DEA prevented Juan Orlando Hernández from taking refuge in Nicaragua, says Honduran deputy

DEA prevented Juan Orlando Hernández from taking refuge in Nicaragua, says Honduran deputy

The deputy of the Libertad y Refundación (Libre) party, Ramón Barrios, declared that the former president of Honduras Juan Orlando Hernández was intercepted by agents of the Drug Enforcement Administration (DEA, in English) when he tried to flee to Nicaragua to avoid being extradited to United States for drug trafficking.

“I met with the commission, with representatives of the United States government and the DEA, and the latter confided in us that Hernández tried to enter Nicaragua,” said the parliamentarian in an interview published on April 6 in the Honduran newspaper El Tiempo.

Related news: Judge authorizes extradition of former Honduran president Juan Orlando Hernández to the US

Barrios assures that “it was immediately after he left the Presidency (…) a DEA commando followed him and warned him that if he left for the neighboring country they would capture him and take him away.” After that refusal, Hernández decided to abort his mission and wait for his capture and subsequent extradition process to proceed to the United States, a country that links him to drug trafficking and the use of weapons.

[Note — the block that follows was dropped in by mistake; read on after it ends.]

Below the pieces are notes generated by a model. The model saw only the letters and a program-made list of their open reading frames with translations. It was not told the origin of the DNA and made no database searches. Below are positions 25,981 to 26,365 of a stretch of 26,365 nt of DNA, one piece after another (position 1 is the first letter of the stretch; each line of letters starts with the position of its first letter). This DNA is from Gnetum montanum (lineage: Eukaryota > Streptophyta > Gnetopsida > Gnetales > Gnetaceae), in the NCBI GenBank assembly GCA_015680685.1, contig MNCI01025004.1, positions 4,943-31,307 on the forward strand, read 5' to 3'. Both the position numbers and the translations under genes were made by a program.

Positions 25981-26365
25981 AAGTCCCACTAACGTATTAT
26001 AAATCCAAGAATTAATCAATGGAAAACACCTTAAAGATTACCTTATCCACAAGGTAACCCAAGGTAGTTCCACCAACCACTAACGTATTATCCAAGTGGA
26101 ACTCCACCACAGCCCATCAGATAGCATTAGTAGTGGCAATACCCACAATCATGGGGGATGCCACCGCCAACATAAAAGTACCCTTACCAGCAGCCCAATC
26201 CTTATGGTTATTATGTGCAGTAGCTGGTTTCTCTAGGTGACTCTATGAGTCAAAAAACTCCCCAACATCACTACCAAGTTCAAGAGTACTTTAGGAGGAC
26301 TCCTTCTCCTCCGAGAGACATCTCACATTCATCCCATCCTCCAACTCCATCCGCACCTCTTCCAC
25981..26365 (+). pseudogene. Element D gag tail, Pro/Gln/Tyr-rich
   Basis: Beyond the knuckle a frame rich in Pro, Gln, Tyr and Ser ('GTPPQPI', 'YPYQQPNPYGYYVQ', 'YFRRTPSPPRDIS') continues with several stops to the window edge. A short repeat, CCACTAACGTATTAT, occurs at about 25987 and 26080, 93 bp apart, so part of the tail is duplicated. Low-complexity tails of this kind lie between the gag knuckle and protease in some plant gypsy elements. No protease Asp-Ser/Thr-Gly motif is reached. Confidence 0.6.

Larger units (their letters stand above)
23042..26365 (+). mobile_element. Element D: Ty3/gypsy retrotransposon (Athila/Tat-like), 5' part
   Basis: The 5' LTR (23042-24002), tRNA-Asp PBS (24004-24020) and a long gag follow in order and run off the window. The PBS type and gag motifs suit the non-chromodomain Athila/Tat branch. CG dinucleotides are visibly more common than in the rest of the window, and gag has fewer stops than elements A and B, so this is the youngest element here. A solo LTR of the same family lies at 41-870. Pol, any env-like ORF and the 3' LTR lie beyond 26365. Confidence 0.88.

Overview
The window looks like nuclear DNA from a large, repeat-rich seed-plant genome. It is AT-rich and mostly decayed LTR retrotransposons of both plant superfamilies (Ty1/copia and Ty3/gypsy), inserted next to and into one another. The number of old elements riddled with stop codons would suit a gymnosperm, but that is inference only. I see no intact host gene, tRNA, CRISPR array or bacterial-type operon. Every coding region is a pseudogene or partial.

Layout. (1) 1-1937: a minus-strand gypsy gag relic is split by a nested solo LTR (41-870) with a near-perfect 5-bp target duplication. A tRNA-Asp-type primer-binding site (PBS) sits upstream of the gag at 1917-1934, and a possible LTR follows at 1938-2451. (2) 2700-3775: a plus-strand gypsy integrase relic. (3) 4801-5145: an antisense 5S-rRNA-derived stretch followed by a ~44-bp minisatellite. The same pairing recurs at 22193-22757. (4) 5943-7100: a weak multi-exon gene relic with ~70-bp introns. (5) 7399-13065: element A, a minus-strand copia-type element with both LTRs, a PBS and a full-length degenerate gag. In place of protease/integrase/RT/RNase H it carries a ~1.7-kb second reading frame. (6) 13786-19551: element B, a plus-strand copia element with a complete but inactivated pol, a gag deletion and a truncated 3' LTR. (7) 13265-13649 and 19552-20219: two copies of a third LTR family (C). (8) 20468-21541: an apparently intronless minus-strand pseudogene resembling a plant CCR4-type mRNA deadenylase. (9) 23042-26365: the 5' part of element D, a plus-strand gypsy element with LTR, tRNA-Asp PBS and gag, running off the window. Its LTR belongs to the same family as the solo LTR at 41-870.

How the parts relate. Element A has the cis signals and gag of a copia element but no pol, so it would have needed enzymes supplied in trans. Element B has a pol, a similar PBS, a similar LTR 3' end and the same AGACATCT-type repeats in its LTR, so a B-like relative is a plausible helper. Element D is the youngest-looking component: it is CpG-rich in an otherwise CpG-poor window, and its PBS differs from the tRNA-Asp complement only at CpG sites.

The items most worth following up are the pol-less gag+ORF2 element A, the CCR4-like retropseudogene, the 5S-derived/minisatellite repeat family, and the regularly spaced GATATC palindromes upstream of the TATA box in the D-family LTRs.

“It was then that Hernández decided to return home and stay to give his last battle in the Supreme Court of Justice (SCJ) and face the extradition process, believing that he still dominated that structure of the State,” added Barrios.

On February 14, the United States Embassy in Honduras requested the capture for extradition purposes of the former president for three charges related to drug trafficking, and a day later he was captured in Tegucigalpa and transferred to the Special Forces Barracks where he is kept in preventive detention.

Related news: Juan Orlando Hernández will undergo extradition trial in a maximum security prison

On February 16, he was presented before the Supreme Court of Justice so that the charges against him could be known and a month later, on March 16, the hearing for the presentation and proposition of evidence was held; that same day the Judiciary approved the extradition. The United States accuses him of three charges related to drug trafficking and the use of weapons.

Hernandez, according to the indictment, “participated in a violent drug trafficking conspiracy to receive multi-ton shipments of cocaine shipped to Honduras from Colombia and Venezuela, among other places.” They detail that the drug was moved by air and sea routes, and to transport the drugs to the west of Honduras, to the border with Guatemala, and finally to the United States.



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